Memorial Day, formerly known as Decoration Day, was instituted to honor the Civil War dead. Local observances were held as early as 1866, many of them in the South where most of the war dead were buried. The first official and large observance took place on May 30, 1868, at Arlington National Cemetery, which held the remains of twenty thousand Union soldiers and several hundred Confederate dead. Five thousand people attended the ceremony.
New York was the first state to declare the holiday, in 1873; other states quickly followed. After World War I, citizens expanded the observance to honor those who died in all American wars. In 1971, Congress declared Memorial Day a national holiday and changed the date to the last Monday of May. In recent years, many use the occasion to decorate the graves of loved ones.
Under God’s direction, the Israelites had “Memorial Day” celebrations to help them remember major events in their history. They celebrated Passover each year to commemorate their miraculous deliverance from slavery in Egypt. When Jesus ate his last Passover meal, he instituted a new memorial to commemorate the deliverance from slavery to sin that he would accomplish for all believers through his death. As he shared the bread and wine with his disciples, he instructed them to eat and drink in remembrance of him.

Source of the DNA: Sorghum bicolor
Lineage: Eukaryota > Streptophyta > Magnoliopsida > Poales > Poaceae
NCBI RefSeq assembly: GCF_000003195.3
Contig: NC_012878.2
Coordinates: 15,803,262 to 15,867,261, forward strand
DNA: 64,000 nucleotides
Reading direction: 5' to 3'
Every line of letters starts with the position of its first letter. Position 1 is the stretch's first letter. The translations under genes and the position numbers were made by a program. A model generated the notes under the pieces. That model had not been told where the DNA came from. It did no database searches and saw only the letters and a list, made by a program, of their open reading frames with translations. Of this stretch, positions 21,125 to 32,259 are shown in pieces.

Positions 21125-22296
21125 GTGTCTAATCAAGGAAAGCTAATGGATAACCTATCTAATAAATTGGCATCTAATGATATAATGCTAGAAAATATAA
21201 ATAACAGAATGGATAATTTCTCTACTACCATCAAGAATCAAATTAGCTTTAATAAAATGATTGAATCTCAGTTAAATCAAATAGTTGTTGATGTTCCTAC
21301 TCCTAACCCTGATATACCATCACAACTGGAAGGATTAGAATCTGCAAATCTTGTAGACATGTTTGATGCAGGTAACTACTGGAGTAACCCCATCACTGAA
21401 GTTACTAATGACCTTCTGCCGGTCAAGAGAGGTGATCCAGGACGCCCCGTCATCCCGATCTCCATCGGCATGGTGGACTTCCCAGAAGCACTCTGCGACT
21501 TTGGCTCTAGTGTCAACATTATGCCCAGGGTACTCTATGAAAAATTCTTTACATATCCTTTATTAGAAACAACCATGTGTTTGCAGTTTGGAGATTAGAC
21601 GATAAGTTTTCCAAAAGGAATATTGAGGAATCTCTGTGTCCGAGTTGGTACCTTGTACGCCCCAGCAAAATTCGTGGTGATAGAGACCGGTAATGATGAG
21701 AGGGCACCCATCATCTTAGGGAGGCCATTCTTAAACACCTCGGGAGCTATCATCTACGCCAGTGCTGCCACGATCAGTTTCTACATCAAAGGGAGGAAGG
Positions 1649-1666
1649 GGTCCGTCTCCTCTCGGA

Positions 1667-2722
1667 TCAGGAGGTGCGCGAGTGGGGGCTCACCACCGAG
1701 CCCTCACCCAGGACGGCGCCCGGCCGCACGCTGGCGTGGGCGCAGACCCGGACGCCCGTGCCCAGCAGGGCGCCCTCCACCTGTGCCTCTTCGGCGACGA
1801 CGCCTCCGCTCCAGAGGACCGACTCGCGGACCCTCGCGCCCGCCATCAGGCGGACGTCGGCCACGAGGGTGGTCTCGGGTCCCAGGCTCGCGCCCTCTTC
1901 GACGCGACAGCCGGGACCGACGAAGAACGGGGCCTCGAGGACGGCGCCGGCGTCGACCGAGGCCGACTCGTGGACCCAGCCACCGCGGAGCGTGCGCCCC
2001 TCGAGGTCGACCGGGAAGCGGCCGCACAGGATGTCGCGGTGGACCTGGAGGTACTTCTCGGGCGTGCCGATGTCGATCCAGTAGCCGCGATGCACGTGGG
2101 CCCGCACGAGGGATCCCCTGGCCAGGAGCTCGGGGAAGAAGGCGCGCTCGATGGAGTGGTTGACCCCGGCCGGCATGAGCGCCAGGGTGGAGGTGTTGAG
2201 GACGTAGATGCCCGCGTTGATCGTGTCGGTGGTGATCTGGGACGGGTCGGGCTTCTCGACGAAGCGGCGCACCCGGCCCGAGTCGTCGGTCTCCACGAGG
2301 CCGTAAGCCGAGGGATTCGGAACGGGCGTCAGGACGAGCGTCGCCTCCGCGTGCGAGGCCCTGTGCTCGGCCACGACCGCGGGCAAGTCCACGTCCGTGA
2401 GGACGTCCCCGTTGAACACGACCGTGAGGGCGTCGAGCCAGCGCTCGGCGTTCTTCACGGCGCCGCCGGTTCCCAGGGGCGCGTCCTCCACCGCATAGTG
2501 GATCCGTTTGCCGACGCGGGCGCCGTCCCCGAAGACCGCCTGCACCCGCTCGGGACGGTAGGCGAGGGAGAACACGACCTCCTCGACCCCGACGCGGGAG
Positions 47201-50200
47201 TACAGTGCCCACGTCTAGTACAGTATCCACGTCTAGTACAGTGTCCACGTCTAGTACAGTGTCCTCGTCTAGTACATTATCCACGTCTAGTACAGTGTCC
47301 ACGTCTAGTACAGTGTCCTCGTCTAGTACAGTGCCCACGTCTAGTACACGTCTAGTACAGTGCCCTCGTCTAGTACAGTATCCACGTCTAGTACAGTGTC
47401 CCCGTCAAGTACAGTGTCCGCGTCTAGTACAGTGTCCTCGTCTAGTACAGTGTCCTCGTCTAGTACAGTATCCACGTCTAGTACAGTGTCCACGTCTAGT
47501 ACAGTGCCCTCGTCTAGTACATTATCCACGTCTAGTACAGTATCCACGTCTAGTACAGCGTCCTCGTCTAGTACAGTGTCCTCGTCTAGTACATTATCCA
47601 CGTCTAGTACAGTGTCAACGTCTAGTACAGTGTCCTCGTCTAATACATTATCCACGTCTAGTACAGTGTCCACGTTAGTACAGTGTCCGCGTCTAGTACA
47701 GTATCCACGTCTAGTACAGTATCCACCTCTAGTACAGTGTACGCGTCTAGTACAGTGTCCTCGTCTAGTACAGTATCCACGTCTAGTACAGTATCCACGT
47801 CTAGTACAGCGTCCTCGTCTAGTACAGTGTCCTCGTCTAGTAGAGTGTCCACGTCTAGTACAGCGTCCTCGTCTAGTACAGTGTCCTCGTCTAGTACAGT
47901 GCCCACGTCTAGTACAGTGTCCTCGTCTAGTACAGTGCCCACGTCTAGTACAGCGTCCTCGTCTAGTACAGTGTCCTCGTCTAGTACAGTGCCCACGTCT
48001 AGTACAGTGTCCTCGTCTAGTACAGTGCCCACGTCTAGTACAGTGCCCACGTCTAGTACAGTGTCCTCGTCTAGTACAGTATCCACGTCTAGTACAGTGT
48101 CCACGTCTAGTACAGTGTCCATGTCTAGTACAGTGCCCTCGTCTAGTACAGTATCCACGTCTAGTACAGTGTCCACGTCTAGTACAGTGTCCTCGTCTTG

The speaker at the first official Memorial Day service urged the audience to tend the graves of the dead soldiers to testify that our country had not forgotten the cost of a free, undivided republic. When we take part in the Lord’s Supper we are testifying that we remember the cost of our salvation. We are celebrating a “Memorial Meal” in honor of the One who won the war against death and sin.
Dianne Neal Matthews
The One Year “On This Day” Devotional
Tyndale House Publishers, Inc.